On screen, he’s like an over-enthusiastic puppy wanting to play – yet there is a much deeper side to comedian Rob Beckett, the loud, beaming Jack the Lad who joshes on the telly with pal Romesh Ranganathan, or talks parenting with Josh Widdicombe on their hit podcast, Parenting Hell.
In fact, his success on TV and on his stand-up tours have masked years of self-doubt which, coupled with a huge work schedule, culminated in a near-breakdown just before lockdown last year, he reveals in his memoir, A Class Act.
Things came to a head in a hotel room in South Africa in January 2020.
The working-class comic had achieved the middle-class lifestyle he’d strived for; he’d flown first-class to Cape Town to film a TV show – during a nationwide-sell-out tour. He had a happy home life with Lou, the love of his life, and their two daughters.
“But I was the unhappiest I have ever been,” he writes. “I woke up on January 5 in a five-star hotel room thinking it would be better and easier for everyone if I was dead.”
Today, the 35-year-old blames that meltdown on working too much coupled with severe self-doubt and anxiety.
“I thought I was a confident and well-balanced person, but I wasn’t. I was feeding off that drug of attention and applause and laughter from the gig. You chase it like a drug, but the reality is that being content is what you’re after, which comes from inside.”
He says he spoke to his wife and his manager and immediately sought help.
“I did some therapy to calm my brain down. I wouldn’t say I had a breakdown as that would be unfair to people who have had them but I was heading that way. The timing of getting therapy and the pandemic and my gigs stopping was lucky. It gave me the breathing space that you can’t always take if you’ve got a busy schedule.”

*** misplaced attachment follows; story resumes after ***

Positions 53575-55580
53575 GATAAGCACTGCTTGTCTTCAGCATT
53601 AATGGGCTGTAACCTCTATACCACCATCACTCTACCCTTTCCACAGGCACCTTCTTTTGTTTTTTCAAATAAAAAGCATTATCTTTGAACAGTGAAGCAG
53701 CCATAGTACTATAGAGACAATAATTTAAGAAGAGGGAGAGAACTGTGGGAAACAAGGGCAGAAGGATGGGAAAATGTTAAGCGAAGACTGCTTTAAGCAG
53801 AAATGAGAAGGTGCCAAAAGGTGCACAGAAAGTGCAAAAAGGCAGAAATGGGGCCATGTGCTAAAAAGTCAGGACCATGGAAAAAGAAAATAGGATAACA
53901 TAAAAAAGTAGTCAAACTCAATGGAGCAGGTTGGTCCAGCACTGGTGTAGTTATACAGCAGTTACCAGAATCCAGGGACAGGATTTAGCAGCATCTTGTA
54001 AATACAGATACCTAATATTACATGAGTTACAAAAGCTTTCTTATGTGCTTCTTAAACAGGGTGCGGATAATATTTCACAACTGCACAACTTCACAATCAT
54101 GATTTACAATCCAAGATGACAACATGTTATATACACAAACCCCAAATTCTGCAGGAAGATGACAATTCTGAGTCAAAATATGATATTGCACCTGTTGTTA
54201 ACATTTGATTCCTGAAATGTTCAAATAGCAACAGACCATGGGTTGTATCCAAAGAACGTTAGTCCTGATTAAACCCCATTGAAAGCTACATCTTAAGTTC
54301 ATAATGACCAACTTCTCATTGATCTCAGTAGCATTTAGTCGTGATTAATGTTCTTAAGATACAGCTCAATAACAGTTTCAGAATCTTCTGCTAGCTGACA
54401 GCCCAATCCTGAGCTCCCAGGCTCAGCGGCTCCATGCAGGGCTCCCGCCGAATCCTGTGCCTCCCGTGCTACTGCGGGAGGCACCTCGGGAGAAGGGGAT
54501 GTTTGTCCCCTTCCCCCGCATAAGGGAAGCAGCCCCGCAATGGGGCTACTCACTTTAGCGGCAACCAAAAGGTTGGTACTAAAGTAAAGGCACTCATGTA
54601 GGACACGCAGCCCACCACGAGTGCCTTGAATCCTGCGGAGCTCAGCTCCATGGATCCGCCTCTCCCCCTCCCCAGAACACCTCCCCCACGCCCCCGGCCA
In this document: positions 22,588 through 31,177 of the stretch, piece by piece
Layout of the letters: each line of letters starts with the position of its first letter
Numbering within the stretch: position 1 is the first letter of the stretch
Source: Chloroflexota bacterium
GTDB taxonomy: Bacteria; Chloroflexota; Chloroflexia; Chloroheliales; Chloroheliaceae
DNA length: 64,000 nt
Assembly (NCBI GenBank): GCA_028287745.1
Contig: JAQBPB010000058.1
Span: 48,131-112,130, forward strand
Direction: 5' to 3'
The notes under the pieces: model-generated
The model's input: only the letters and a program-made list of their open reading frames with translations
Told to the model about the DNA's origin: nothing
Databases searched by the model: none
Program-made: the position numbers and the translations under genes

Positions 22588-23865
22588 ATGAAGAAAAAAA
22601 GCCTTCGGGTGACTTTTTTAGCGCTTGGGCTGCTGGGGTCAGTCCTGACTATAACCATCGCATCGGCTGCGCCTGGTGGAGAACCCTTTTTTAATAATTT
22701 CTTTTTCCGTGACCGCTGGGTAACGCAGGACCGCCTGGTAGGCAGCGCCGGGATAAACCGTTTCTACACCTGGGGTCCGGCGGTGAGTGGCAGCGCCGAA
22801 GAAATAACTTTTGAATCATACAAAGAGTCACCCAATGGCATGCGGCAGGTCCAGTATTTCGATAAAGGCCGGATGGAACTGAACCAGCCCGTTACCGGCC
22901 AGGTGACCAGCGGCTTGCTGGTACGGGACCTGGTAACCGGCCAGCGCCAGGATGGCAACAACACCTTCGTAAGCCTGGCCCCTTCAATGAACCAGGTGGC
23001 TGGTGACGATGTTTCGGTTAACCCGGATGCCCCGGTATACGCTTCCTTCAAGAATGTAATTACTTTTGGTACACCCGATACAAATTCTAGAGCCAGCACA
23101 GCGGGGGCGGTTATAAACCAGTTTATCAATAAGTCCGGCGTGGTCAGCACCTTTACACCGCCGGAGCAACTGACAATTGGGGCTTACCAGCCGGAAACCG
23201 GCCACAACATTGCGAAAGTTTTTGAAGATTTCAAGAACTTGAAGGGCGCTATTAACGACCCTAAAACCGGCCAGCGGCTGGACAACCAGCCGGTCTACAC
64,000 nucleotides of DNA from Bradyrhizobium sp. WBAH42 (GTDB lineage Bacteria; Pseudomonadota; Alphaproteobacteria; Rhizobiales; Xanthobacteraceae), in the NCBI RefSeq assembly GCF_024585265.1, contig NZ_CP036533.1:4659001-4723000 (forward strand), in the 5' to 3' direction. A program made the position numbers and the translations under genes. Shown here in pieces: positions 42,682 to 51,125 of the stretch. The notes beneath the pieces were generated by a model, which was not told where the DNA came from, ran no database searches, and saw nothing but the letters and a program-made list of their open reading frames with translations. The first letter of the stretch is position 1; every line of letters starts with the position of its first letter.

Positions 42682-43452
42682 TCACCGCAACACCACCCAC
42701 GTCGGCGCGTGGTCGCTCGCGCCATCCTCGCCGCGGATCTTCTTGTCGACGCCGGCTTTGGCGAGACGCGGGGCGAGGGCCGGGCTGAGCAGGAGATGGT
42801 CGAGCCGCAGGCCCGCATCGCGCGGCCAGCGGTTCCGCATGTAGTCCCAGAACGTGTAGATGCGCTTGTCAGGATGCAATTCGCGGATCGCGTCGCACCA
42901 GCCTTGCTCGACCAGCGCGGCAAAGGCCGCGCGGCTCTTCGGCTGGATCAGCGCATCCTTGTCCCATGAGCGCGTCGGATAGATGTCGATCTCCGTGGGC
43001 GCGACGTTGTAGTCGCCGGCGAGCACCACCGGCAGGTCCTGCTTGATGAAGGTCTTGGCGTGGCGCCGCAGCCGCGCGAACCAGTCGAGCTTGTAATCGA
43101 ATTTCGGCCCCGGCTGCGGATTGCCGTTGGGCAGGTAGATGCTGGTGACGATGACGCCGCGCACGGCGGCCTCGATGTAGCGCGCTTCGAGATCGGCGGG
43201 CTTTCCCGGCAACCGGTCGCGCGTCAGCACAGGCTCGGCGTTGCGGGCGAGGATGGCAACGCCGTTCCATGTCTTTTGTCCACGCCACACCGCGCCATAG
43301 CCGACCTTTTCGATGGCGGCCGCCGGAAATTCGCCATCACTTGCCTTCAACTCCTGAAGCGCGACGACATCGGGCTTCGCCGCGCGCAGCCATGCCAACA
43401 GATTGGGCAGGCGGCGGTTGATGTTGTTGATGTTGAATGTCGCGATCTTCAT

The memoir is funny and thought-provoking. It charts his London upbringing as one of five sons whose parents Susan and van-driver-turned-cabbie Dave may, at times, have been short of money but were never short on love.
There are stories of how his roots have affected his life as he finds himself in a world of posh people, from the privately educated comedians at Edinburgh Fringe to Jimmy Carr’s “house party” where Beckett arrived with a blue off-licence bag containing a bottle of tequila (it was a Mexican-themed party) and some cans of lager, only to be shown through the grand house to the garden where the likes of Sir Elton John, Princess Beatrice, Kourtney Kardashian and other A-listers were congregating.
The stories are funny, but there is also pathos, given that confidence and self-doubt were always an issue when he was growing up, along with poor body image and a teacher who told a young Beckett that he’d never be a high-flier.
“I was a very nervous, awkward child. Weirdly, I’ve never really cared what anyone ever thought of me, I’ve only ever cared of what I thought of myself – and unfortunately I didn’t think much of myself. It was an internalised thing.”
Yet his surroundings always sparked humour.
“I’m from a naturally funny area where everyone was funny. Being working class, so many funny people I knew didn’t think they can be a comedian. But my Aunty Tina is funnier than some of the people I’ve done Mock The Week with.”
Rob Beckett – A Class Act, HarperCollins, £20
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